Both astronomers and the general public have gone abuzz over Comet ISON thanks to a prediction released last October by NASA’s Jet Propulsion Laboratory (JPL) that stated that the comet could reach magnitude -11.6, or about as bright as the Full Moon. Additionally, besides being shadow-casting bright at night, the comet would be bright enough to easily be spotted during broad daylight. Needless to say, this would be the astronomical event of the year should the JPL’s prediction come true.
Problem: the comet, which is about to disappear behind the Sun until early August, has stopped brightening.
Now, even though close approach is still almost 5 months away and the brighter than the Full Moon prediction is just a prediction, astronomers are preparing for this potentially spellbinding event by keeping a close eye on the comet as it approaches the Sun. Unfortunately, as is being reported by space.com, some astronomers are rather pessimistic about the comet.
If that weren’t enough, writing about the ISON in March, famed comet hunter John Bortle is also very pessimistic about the comet, writing that:
“The much hyped Comet ISON is not evolving in the fashion we had earlier anticipated. Rather than slowly but steadily gaining in brightness it has stagnated at basically near 16th magnitude for a couple of months now. After experiencing an interval where the coma’s degree of condensation grew quite strong, the object threw out an unexpected strong but short tail that has persists right down to today. However, following this episode the coma subsequently faded, became less condensed and smaller, all bad signs regarding the “health” of the comet’s nucleus. Whether ISON becomes a Great Comet next fall, or just another in a long string of Great Flops, is now much more a question than ever before.”
Repeat: Comet ISON is 6 months away and comets are famously unpredictable, which means that things could change at any time. One thing, though, is certain: there is no exact science to forecasting what comets will do, so let’s collectively take this one day at a time.
For an intriguing afterthought, last fall, Bortle, writing for Spaceweather.com (go to the September 25, 2012 archived page), noted that Comet ISON’s path closely parallels that of the great comet of 1680, which was bright enough to be seen during the day, thus implying that he, at the time, thought that ISON could be spectacular so, who knows, things could change again!
When it comes to seeing the comet (if it does get bright), one should start paying attention to the sky in October as Comet ISON nears Earth. By month’s end, it may be a naked eye object. However, the real show will start in November, when the comet makes its closest pass to the Sun, which will take place on November 28 when the comet will pass a mere (in astronomical terms) 732,000 miles from the Sun. Is is this close pass to the Sun, and the resultant melting of the comet that, according to optimistic estimates, push Comet ISON to magnitude -11, or about as bright as the Full Moon.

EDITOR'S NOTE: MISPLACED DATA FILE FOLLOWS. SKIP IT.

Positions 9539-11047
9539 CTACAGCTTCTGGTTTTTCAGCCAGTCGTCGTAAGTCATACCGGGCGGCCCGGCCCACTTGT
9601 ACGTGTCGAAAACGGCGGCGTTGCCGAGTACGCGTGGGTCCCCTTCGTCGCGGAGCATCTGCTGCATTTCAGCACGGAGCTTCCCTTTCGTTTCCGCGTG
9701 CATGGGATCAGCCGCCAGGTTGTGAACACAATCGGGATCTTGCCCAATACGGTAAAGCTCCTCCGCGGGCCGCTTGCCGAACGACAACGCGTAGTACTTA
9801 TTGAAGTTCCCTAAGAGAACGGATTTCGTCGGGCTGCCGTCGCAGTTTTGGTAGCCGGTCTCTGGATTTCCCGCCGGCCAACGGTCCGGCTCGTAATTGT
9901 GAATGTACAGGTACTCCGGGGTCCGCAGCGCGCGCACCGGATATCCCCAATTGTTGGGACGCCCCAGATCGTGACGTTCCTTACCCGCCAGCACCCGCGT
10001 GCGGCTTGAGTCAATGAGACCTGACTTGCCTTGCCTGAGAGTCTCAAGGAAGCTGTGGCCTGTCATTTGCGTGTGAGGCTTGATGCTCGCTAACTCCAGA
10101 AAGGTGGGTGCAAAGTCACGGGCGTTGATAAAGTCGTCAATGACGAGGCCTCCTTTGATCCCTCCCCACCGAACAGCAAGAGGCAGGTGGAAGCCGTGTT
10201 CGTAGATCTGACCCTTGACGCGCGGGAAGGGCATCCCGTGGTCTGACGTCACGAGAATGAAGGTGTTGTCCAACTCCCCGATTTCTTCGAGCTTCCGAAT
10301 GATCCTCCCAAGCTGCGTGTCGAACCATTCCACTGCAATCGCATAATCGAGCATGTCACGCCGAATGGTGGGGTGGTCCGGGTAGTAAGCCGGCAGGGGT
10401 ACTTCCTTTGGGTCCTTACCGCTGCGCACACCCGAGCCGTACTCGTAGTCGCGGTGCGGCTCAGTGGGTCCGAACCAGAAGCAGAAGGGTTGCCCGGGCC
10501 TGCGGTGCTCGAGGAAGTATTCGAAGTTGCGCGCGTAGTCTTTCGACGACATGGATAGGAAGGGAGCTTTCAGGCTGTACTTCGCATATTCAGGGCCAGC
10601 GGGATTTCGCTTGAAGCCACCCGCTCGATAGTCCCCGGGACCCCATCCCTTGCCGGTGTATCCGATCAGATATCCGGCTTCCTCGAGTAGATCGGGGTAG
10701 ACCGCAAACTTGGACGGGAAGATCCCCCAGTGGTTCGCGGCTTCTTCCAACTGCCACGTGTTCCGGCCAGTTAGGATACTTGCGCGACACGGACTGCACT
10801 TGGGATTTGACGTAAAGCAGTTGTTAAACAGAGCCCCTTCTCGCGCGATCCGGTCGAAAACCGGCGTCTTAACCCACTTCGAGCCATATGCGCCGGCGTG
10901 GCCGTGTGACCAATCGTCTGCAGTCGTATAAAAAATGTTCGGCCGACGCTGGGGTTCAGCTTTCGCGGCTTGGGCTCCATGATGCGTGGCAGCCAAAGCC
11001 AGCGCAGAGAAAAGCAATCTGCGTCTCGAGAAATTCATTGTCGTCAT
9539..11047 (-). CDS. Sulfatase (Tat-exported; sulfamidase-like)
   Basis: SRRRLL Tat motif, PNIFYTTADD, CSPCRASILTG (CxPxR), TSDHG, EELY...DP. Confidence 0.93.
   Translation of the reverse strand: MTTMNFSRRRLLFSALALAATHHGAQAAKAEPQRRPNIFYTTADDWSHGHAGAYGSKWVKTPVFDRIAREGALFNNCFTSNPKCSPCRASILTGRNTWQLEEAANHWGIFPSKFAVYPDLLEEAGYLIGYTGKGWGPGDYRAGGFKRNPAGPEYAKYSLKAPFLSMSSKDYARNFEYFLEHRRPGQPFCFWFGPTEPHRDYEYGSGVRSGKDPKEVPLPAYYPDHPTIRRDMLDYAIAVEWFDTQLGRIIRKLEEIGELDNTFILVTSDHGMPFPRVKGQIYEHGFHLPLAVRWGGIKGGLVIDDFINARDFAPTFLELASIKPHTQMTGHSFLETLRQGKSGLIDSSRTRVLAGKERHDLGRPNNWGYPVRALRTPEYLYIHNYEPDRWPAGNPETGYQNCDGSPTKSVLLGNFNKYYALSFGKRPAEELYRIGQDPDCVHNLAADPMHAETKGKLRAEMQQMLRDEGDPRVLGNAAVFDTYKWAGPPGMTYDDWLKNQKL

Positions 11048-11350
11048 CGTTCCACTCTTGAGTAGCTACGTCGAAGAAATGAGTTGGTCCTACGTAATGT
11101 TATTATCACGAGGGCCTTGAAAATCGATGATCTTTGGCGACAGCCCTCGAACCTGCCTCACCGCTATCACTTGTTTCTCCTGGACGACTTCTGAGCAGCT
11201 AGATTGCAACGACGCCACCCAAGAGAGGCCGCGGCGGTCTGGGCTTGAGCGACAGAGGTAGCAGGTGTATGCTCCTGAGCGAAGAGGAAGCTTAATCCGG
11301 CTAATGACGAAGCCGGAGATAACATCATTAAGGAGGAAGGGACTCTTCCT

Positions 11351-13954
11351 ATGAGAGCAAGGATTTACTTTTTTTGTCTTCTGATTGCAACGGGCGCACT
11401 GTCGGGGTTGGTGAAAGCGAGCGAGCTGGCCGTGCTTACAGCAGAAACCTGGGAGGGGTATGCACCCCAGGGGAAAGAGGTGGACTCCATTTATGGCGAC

Okay, comet hunters, here are some key dates to consider:
October 14/15: Comet ISON will pass very near Regulus in Leo
November 18: Comet ISON will be within a degree of Spica
November 23: Comet ISON will pass very near a planetary pair of Mercury and Saturn
November 28: Comet ISON’s closest approach to the Sun, hopefully it will survive and if it does, a spectacular tail (McNaught on steroids) is a very real possibility
Early December: Comet ISON will be visible on both evening and morning skies for mid-Northern observers arnd circumpolar for the far North
December 26: Comet ISOM makes its closest approach to Earth at 39.6 million miles
Even right at discovery, there was wide consensus that the comet would be visible to the naked eye. However, the consensus was not universal, which left the comet with room to be a spectacular cosmic sword like the Great Comet McNaught of 2006-7 or be a barely-visible, tiny, hazy patch of sky. Now, with more time elapsed since discovery, many are predicting that Comet ISON could be the cosmic sight of the decade.
Unfortunately, comets, especially ones making their first solar approach, are famously hard to predict. Making things even harder is the fact that ISON is still 6 months away, which complicates predictions even more.
Some for certain news: for once, this will be a Northern Hemisphere comet!
In the end, thought, the only way we’ll be able to know what Comet ISON will do is to wait and watch..
As the last part of the puzzle, if you plan to do any stargazing, be sure to keep an eye on the Cleveland weather forecast and, for hour-by-hour cloud predictions, the Cleveland Clear Sky Clock. Live somewhere else? Find a clock and see if it will be clear near you.
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